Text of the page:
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Rick Scott's record: Many promises. Jobs? Meh.

@Stevebousquet

Ba0kIY7CIAApmdNGov. Rick Scott has staked his political future on his ability to bring jobs to Florida, but the first comprehensive review of his efforts shows few successes and hundreds of unfulfilled promises.

The Miami Herald and Tampa Bay Times reviewed public information for 342 job-creation deals that involve various tax breaks since Scott took office in 2011. Among the findings:

•  Of the jobs Scott can influence most, only a fraction now exist. Scott has pledged $266 million in tax breaks and other incentives in return for 45,258 new jobs. But 96 percent of the jobs have yet to materialize, according to state data.

•  The total number of new jobs Scott ultimately might deliver doesn’t offset the jobs lost at companies with more than 100 workers in the same time period. Between January 2011 and November 2013, large Florida employers reported 49,163 layoffs, according to federal data.

•  Nearly 14 percent of Scott’s deals — 46 in all — have collapsed for various reasons, the state says, and more projects are dormant.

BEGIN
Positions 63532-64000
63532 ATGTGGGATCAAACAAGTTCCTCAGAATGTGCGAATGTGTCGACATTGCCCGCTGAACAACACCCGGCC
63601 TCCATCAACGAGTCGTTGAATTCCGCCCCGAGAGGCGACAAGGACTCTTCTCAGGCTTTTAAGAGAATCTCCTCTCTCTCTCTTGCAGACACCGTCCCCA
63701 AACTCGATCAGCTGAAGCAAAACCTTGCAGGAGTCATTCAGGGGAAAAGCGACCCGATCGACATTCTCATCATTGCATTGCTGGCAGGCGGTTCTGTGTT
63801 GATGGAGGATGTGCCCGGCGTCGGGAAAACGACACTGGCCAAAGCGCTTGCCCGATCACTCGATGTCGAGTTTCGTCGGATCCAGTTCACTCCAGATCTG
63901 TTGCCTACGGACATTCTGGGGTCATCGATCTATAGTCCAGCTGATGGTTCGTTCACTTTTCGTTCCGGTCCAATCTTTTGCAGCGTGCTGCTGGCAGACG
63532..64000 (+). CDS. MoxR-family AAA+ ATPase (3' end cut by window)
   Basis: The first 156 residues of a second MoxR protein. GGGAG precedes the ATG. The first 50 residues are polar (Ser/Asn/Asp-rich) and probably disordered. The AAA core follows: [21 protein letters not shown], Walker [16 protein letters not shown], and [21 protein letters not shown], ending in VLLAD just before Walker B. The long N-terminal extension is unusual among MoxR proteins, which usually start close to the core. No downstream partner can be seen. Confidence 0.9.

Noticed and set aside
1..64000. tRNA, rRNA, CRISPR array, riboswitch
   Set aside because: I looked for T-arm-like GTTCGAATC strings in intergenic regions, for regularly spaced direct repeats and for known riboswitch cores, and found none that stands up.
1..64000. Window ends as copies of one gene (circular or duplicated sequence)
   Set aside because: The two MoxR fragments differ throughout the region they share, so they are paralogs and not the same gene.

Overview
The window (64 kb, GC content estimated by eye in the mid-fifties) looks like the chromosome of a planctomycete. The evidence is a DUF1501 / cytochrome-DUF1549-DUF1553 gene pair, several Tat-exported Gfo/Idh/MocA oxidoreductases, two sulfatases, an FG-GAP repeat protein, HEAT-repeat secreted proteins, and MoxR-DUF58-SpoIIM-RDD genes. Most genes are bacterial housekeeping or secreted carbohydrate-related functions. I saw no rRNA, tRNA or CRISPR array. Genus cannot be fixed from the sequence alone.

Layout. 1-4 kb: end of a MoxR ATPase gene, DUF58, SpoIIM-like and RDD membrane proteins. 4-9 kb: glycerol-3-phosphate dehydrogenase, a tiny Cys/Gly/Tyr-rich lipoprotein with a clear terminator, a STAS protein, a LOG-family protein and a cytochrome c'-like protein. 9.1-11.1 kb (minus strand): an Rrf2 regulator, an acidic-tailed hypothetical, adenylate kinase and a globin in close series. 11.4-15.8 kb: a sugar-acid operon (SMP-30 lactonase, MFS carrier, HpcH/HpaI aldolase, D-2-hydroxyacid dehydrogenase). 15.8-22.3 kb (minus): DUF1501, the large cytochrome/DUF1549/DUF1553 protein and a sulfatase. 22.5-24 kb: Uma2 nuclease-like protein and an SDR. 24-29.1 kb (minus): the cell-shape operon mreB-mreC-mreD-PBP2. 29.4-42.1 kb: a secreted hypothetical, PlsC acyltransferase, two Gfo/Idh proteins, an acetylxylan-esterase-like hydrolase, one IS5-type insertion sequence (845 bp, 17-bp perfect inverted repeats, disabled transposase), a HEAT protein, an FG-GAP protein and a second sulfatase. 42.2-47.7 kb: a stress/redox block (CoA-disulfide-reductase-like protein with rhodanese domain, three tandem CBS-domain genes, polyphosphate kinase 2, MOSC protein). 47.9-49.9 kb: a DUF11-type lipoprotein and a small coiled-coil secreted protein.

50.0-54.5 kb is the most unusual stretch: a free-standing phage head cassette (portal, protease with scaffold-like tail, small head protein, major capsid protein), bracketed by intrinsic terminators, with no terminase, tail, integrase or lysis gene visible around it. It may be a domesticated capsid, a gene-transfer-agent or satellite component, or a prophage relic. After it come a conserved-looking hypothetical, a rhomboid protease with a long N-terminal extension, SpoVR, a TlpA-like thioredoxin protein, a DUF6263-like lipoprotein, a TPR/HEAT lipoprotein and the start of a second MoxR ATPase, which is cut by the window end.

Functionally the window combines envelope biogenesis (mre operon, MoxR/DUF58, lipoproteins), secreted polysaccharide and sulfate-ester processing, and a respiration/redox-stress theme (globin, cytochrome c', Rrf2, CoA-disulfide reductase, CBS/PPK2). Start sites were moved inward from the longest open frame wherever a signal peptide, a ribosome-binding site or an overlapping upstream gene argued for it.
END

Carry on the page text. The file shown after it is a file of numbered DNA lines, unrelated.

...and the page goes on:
•  Florida offers tax breaks in most cases only when a company creates the jobs it promised, and $45 million sits idle waiting to be claimed by companies that have not yet reached hiring goals.

•  The jobs outlook isn’t better in Broward and Miami-Dade counties, where Scott inked deals to create 5,456 jobs in exchange for $25.2 million tax incentives and breaks. Jobs created to date: 61.

More here on this first part of the series

Comments

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LOL

Would love to see the same critical eye from the media on Obama...

Ana Gomez-Mallada

BOTTOM LINE:
Since Scott took office, the state’s unemployment rate has dropped from 11.1 percent to 6.7 percent, and the state has added 440,000 private-sector jobs, according to federal data.

Indie Thinker

BOTTOM LINE:

This series refutes such a simplistic game of numbers -- and explains why that drop in the unemployment rate is substantially due to frustrated people leaving the workforce.

Drinking the Rick Scott Kool-Aid doesn't make for an informed judgment.

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